Well before 1820 the island was home to the majority of Australia’s sheep - in that year Van Diemen’s Land was also Australia’s leading wool exporter.
The colony’s economic output was larger than that of New South Wales on a per capita basis and during the early 1830s it threatened to overtake the mother colony even in absolute terms.
The chair of the Colonization Commission for South Australia, who was keen to emulate Van Diemen’s Land’s success, believed that in 1835 Van Diemen’s Land, ‘in proportion to her population, has a commerce nearly six times greater than that of the Canadas, five times greater than that of Nova Scotia; (and) four and a half times greater than that of the Cape Colony’.
This is a quote from Tasmanian author James Boyce’s brilliant new book, 1835, The Founding of Melbourne and the Conquest of Australia
I’m only three chapters in, so how can I call it brilliant? Well there’s bias. I loved James’ first book, Van Diemen’s Land (On TT: Pete Hay’s launch speech HERE). Anyone who says they aren’t biased is a fibber. We all are. We just pretend not to be, and if you are connected with media you try to be fair, for “Balance is appeasement; Fairness is Truth”.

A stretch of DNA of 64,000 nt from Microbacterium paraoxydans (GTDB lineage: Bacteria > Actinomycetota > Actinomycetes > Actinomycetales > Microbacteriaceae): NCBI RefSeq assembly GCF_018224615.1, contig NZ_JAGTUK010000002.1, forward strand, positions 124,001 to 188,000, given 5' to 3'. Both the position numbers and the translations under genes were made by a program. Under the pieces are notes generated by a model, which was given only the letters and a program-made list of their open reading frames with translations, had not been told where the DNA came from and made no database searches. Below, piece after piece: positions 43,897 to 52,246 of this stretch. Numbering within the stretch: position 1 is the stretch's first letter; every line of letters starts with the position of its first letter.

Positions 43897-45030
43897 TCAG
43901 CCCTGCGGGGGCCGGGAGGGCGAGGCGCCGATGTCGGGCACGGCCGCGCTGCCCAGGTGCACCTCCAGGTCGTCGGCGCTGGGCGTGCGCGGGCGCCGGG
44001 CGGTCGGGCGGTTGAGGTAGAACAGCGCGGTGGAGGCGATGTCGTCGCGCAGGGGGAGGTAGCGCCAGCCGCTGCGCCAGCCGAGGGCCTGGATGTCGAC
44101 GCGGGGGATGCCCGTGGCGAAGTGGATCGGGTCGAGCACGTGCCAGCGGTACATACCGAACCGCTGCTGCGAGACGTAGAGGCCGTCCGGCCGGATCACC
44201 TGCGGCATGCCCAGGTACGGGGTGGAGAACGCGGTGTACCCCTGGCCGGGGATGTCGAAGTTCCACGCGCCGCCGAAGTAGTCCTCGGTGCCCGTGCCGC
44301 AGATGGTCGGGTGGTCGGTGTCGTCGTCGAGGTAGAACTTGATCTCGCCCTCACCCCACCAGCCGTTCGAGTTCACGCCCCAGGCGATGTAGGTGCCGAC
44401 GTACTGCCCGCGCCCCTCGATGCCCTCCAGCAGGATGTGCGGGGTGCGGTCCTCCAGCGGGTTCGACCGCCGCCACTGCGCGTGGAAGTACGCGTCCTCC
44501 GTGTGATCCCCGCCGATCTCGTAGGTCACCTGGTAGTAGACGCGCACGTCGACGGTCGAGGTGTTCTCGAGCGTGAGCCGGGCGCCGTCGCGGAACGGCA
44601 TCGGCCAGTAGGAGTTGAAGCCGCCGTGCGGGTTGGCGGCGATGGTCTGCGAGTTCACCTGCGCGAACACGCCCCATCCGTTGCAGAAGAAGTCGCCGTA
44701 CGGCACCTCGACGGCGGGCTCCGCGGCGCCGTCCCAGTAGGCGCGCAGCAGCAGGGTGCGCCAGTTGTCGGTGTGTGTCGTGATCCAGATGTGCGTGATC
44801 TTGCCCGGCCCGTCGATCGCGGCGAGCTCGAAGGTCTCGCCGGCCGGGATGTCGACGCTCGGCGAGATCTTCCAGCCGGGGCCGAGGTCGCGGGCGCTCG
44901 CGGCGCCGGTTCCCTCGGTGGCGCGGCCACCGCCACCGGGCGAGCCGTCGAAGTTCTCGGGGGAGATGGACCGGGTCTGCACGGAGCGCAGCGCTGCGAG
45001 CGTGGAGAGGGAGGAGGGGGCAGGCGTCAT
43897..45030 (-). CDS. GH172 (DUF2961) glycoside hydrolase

But back to James. Three chapters in and I’m already experiencing the range of emotions which anything to do with our European history on this ancient continent inevitably triggers. Guilt ... and wonder at what once was - James’ description of pre-Melbourne marshland before its displacement by concrete and glass is so evocative; it sounds like something of a wonderland - chief among those emotions.
I’ll keep you posted as a I wade through the marshland into the conquering of a continent and the displacement of its people.
Now I want to go to sport.
I’m constantly amazed at the way in which little half-million Tasmania punches the lights out of the rest of the Continent.
Not only do we have gifted historians like James Boyce, great - and that is my term for him - great writers like Richard Flanagan - we’ve got some people who can punch. Like Daniel Geale, a world champ no less:
Then we have Le Tour. In my mind the greatest sporting event on earth ... if you like that sport of thing.
And of the six Aussies who started Le Tour, two are Tasmanian:
Richie Porte, and
Tasmanians on top of the world (or at least the Alps) ... and not a footy player, axeman or racehorse in sight ...
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